New Brunswick, N.J. – Equine researchers at the Equine Science Center at Rutgers University have carefully monitored the ongoing national discussion about the Carriage Horse industry. The New York City Carriage Horse industry, which has been at the forefront of debate, has been of particular interest due to its geographic proximity to Rutgers University. The Center prides itself on responding to emotionally charged issues as the credible primary resource for science-based information on equine-related topics in order to educate the public and policy-decision makers.
The Rutgers Equine Science Center, in keeping with its mission of “Better Horse Care through Research and Education,” has received permission from the editors of the Journal of Equine Veterinary Science to post a research article, currently in press production, which reviewed carriage horse and mule welfare in Charleston, South Carolina. While providing a detailed review of carriage horses, the author concluded that further research studies need to be performed which assess stress levels in carriage horses. To date, there is no science-based information available as to whether or not carriage horses experience physiological stress while working.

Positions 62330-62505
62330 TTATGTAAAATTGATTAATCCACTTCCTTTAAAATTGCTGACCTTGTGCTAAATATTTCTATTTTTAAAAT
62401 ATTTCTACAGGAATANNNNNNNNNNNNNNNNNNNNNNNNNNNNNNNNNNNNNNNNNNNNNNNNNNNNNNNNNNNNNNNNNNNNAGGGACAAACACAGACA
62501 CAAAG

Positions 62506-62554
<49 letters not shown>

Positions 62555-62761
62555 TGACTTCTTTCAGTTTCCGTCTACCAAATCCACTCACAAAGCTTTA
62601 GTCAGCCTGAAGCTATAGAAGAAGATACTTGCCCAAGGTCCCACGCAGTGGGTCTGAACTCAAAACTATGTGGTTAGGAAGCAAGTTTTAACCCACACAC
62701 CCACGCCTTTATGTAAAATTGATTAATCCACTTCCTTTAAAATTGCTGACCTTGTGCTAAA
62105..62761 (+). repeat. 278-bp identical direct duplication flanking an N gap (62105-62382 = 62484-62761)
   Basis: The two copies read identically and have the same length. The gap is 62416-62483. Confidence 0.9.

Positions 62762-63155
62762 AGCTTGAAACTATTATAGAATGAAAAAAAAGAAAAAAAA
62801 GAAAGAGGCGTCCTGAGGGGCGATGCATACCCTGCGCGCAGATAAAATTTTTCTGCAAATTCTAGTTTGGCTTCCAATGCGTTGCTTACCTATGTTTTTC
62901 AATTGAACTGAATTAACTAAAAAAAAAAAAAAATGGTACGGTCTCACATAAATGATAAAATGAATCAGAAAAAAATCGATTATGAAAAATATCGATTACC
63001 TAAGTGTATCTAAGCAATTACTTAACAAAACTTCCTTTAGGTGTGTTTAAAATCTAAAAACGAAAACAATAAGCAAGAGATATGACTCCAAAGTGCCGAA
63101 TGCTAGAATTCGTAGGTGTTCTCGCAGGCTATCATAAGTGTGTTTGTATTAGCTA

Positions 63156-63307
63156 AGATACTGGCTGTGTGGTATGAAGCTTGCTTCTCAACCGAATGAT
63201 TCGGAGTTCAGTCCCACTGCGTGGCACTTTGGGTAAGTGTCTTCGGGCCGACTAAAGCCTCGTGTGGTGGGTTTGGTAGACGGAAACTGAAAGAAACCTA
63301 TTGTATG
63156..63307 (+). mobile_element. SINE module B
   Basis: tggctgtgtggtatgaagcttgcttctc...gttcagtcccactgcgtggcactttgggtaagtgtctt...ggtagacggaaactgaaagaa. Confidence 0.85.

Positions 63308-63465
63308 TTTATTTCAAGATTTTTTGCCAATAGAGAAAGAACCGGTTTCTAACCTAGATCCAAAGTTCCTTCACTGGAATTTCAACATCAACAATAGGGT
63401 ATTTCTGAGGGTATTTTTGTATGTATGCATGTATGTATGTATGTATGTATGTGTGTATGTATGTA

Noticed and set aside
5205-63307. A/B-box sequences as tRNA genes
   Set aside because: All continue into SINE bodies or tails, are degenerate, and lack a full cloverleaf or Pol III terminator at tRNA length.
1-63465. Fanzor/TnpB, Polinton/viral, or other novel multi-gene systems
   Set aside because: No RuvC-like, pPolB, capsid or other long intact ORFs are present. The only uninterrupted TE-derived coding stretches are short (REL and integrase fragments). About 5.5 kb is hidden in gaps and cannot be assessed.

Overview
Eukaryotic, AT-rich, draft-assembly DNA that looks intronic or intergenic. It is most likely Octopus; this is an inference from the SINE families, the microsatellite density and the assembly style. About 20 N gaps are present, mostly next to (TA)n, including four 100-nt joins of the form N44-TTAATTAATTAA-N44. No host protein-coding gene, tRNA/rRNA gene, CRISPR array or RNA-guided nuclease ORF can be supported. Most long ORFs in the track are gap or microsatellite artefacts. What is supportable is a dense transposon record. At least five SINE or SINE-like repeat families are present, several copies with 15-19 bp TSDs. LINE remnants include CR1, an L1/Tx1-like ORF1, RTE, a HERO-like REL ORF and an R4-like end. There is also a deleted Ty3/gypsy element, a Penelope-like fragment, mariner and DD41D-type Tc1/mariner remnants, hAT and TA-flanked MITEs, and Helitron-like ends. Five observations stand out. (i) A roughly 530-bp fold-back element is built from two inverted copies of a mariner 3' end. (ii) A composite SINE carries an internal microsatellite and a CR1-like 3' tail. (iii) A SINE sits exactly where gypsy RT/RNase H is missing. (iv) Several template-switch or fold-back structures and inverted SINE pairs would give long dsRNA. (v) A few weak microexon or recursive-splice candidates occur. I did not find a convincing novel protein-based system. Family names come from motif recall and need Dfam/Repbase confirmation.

Published research by Equine Science Center Director, Karyn Malinowski, Ph.D. demonstrated that horses, performing a specific job, were not physiologically stressed after working. Disciplines included in Malinowski’s research were racehorses, polo ponies, and show-jumpers.
As discussions about the Carriage Horse Industry continue, expert scientists at the Rutgers Equine Science Center assert that further research needs to be conducted in order to assess physiological stress in carriage horses.
For additional information about physiological stress in horses or the Rutgers Equine Science Center, please contact Tiffany Cody at email@example.com or 848-932-9419.